(Ajay Kamalakaran’s article appeared in Russia Beyond the Headlines, 9/18.)

Despite Russia’s overwhelming passion for the bard’s works, few in the country are aware of Shakespeare’s mentions of the country in his plays.

 

Ever since Alexander Sumarokov translated Hamlet into Russian in 1748, Russian intelligentsia has been passionate about the works of William Shakespeare.  

The great English bard’s plays and sonnets have been Russianised to such an extent that they have left an indelible mark on the country’s cultural landscape. Shakespeare even inspired Alexander Pushkin, Anton Chekhov and Boris Pasternak. 

Vladimir Vysotsky as Hamlet (Moscow, Taganka Theater, 1971)

In the 1970s, it was incredibly difficult for a Muscovite to get a ticket to watch poet, singer and actor Vladimir Vysotsky play the role of Hamlet.  More recently, in 2016, a Moscow Metro train was decorated with quotes and images of characters from Shakespeare’s plays. Despite this love for the bard’s works, few in Russia are aware of the bard’s mentions of Russia in his plays. 

Ian McKellen rides Shakespeare train in Moscow metro.

In The Winter’s Tale, Hermione, the virtuous and beautiful Queen of Sicilia, who is falsely accused of infidelity by her husband Leontes, made these remarks when charged with adultery and treason: 

“The Emperor of Russia was my father:
O that he were alive, and here beholding
His daughter’s trial! that he did but see
The flatness of my misery, yet with eyes
Of pity, not revenge.”

The Winter´s Tale. Act V. Scene III

This reference to the Emperor of Russia in a play that was written in 1610 has puzzled scholars studying the works of Shakespeare. 

“Hermione seems to be the only Russian character in Shakespeare, and perhaps on this account, she is made of sterner stuff than many of his other heroines,” J. M. Draper wrote in an article for The Slavonic and East European Review in December 1954. “She threatens, albeit in jest, to keep her guest Polixenes a prisoner; she will not weep or let her ladies weep when she is sent to prison, and she pleads her cause as a ‘great king’s daughter’ preferring death to dishonour.”  Draper added, however, that there was no characteristic “unmistakably Muscovite” about her.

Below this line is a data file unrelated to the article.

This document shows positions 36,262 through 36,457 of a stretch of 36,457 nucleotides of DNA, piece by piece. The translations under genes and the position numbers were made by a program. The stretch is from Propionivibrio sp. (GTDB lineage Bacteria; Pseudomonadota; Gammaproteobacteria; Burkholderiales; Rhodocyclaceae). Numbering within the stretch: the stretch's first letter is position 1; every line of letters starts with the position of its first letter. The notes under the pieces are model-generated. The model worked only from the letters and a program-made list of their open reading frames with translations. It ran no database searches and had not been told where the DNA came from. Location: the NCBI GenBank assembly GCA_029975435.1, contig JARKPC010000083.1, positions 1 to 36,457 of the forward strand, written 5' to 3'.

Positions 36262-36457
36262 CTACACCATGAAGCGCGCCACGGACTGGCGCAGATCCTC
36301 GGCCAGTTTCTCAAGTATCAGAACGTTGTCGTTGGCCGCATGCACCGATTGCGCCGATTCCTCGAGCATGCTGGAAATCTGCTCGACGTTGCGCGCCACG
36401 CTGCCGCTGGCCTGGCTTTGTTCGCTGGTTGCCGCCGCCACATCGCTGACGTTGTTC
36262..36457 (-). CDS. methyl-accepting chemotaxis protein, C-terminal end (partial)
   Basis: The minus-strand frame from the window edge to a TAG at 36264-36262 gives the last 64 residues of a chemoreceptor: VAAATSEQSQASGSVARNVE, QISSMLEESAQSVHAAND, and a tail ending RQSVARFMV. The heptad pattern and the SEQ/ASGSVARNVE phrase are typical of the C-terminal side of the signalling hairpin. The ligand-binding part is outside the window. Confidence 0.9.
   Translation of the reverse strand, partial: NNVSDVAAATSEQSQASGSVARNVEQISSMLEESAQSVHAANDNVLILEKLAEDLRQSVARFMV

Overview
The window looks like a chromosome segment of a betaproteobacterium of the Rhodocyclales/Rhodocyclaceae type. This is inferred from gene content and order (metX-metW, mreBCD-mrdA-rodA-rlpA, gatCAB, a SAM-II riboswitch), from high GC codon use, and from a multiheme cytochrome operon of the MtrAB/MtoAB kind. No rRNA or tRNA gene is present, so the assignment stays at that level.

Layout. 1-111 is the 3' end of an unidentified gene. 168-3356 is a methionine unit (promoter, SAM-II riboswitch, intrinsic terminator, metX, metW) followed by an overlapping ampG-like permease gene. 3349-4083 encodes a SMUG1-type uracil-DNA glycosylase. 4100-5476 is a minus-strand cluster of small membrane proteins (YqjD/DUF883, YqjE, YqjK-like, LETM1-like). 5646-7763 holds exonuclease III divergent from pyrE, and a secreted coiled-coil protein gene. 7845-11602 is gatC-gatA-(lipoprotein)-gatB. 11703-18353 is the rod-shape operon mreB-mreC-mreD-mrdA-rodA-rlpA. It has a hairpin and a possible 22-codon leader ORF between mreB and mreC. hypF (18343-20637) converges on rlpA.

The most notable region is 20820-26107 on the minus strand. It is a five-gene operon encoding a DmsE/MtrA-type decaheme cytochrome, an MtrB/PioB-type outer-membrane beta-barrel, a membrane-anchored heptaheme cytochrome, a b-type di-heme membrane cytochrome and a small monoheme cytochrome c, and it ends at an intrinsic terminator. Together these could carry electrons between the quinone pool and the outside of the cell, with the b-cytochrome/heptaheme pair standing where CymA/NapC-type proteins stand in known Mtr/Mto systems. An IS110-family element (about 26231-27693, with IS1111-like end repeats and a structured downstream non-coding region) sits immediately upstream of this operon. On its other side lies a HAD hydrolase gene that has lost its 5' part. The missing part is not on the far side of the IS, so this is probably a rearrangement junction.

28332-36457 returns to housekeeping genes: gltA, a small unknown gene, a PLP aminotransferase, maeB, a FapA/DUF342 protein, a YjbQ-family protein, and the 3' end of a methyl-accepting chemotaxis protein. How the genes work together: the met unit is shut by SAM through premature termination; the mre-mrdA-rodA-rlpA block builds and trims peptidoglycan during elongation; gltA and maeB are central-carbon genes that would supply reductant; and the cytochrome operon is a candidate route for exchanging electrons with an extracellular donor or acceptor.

In the 1995 autumn issue of the Shakespeare Quarterly, Daryl Palmer wrote that by evoking a Russian ruler, Shakespeare “encourages his audience to undertake a fleeting albeit bracing ‘passage from one sign system to another’, from English questions on kingship to Russian queries on the same theme.”  

Bears and sables 

Shakespeare’s Russian references go beyond people and extend to two animals that are symbols of Russia – bears and sables. In Hamlet, the Prince of Denmark tells Ophelia: 

“Nay, then, let the devil wear black, for I’ll have a suit of sables.”  

The play was set in Denmark, but it was through the country’s waters that sable furs reached Britain from Russia.  

There are references to the Russian bear in Macbeth and Henry V.  The Duke of Orleans mentions the bear in the third act of Henry V, when he tells Rambures: 

“Foolish curs, that run winking into the mouth of a 
Russian bear and have their heads crushed like 
rotten apples! You may as well say, that’s a 
valiant flea that dare eat his breakfast on the lip of a lion.” 

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